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Thursday, June 24, 2021

Delhi Confidential: Following Protocol

For the few hours that he spent at the headquarters, Jaiswal did not reveal his face — he wore a double mask all the time. He apparently refused to pull his mask down even for photographs, saying Covid-19 protocol had to be strictly followed.

By: Express News Service | New Delhi |
May 27, 2021 2:31:08 am
Subodh Kumar Jaiswal (left) at CBI office in Delhi. (PTI)

Maharashtra cadre IPS officer Subodh Kumar Jaiswal took charge as CBI director on Wednesday, and was conscious of Covid-19 regulations throughout. For the few hours that he spent at the headquarters, Jaiswal did not reveal his face — he wore a double mask all the time. He apparently refused to pull his mask down even for photographs, saying Covid-19 protocol had to be strictly followed.

Looking For V-Cs

The problem of vacant top positions across central universities is one that the Narendra Modi government hasn’t been able to address either in its first term or the second. It has now come to a point where 21 out of roughly 40 central universities don’t either have a vice-chancellor or have an acting head in place. Now even the RSS-backed students’ wing, ABVP, is upset over this. The ABVP wrote to President Ramnath Kovind, who is visitor of all central universities, last week to express concern and urge the Centre to prioritise appointments of V-Cs. The student outfit even issued a press release on the matter.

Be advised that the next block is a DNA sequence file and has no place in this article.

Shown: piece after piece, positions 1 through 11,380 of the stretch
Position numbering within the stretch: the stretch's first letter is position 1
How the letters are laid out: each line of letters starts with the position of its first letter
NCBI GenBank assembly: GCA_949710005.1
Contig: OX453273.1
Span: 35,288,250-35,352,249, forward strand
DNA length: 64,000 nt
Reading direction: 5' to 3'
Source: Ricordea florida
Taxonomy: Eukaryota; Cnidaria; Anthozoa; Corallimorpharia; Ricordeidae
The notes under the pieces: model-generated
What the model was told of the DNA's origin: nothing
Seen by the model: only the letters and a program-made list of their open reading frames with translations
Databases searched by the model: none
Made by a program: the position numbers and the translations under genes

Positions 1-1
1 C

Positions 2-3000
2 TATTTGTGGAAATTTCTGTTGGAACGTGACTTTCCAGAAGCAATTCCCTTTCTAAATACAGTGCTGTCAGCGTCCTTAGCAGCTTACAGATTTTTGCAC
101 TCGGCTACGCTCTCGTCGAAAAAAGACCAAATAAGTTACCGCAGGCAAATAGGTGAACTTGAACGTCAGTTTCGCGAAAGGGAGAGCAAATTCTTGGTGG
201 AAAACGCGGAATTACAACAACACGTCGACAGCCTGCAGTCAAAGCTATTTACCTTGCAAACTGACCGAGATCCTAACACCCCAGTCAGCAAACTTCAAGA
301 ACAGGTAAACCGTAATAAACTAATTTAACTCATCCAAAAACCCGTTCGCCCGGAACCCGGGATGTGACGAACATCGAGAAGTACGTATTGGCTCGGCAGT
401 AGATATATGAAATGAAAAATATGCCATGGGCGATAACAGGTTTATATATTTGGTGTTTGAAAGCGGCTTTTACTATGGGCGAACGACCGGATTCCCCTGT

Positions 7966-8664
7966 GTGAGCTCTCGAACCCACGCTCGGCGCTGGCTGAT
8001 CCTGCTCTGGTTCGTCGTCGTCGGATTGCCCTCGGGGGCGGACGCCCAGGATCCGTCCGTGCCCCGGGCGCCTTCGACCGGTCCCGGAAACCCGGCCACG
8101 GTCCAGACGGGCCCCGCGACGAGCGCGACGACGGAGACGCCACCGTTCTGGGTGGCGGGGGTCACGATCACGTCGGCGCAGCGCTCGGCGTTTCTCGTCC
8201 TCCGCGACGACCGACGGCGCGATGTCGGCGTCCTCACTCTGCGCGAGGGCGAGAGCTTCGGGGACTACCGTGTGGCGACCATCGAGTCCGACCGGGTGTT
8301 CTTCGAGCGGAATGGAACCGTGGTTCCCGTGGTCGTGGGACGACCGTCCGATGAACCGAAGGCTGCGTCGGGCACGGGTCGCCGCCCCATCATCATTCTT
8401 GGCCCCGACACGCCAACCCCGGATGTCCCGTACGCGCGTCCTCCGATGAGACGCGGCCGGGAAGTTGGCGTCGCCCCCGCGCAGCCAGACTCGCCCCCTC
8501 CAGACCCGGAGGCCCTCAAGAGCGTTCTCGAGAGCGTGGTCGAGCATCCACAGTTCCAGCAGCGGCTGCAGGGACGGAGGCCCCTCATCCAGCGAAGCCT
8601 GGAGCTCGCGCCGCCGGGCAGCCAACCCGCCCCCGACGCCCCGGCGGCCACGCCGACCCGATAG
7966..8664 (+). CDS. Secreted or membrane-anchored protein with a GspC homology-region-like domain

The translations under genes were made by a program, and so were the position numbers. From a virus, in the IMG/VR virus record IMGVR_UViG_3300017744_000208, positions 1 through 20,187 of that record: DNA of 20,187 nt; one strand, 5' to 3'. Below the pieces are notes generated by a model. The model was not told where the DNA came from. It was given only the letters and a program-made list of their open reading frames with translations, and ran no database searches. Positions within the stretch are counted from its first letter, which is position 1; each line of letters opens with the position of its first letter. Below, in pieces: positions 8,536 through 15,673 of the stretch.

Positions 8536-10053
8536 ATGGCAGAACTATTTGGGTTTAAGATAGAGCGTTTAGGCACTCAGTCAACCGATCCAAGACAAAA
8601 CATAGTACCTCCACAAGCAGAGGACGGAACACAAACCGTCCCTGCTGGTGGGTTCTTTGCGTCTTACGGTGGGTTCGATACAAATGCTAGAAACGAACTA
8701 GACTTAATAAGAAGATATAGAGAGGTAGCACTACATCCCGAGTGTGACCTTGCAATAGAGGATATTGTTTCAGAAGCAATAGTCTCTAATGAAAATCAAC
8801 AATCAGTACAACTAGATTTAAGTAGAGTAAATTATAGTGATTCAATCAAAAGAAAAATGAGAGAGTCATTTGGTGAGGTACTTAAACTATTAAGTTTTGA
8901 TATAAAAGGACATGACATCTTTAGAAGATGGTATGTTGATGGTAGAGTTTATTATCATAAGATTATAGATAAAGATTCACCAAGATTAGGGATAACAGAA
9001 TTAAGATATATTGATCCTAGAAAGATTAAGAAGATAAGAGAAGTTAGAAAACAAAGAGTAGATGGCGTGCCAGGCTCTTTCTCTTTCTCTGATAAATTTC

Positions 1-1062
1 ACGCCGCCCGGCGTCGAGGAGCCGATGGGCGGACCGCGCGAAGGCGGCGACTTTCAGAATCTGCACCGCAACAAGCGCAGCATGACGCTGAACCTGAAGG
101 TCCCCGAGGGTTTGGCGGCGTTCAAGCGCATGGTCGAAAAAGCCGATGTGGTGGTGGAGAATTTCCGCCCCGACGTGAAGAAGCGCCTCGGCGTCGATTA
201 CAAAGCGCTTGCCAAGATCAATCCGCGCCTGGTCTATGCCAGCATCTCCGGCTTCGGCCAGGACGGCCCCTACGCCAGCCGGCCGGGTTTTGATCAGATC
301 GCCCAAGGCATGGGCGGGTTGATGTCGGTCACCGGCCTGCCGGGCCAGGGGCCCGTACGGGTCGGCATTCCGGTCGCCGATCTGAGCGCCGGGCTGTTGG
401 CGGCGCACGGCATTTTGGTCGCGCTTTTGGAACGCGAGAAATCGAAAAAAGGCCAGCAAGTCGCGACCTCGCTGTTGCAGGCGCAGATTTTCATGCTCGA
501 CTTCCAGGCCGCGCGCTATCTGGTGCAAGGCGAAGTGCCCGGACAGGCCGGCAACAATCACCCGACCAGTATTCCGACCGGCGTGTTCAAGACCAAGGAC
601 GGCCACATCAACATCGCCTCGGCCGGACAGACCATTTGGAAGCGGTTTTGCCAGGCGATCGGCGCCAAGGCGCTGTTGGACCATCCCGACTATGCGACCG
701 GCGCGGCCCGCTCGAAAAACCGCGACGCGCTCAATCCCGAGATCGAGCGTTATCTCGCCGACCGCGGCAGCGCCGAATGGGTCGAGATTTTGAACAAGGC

New Policy

National Public Broadcaster Prasar Bharati has come up with a new social media policy for its “contractual engagees”. Under the policy, issued last week, “any view, comment, or post” by a “contractual engagee”, which is “in conflict with organisational interest and reputation shall be considered as serious indiscipline”. It states that “contractual engagees shall clearly reveal their true identity in their personal social media accounts…” They are also barred from posting anything prejudicial to the country’s sovereignty and integrity, relations with friendly nations, decency or morality and in contempt of court. It also says that the language should be “polite, courteous and dignified”. The order says while Prasar Bharati “respects the right to freedom of speech and expression of all its contractual engages”, in the “interest of the organisation and overall public interest, it has been considered appropriate to prescribe” the new policy.

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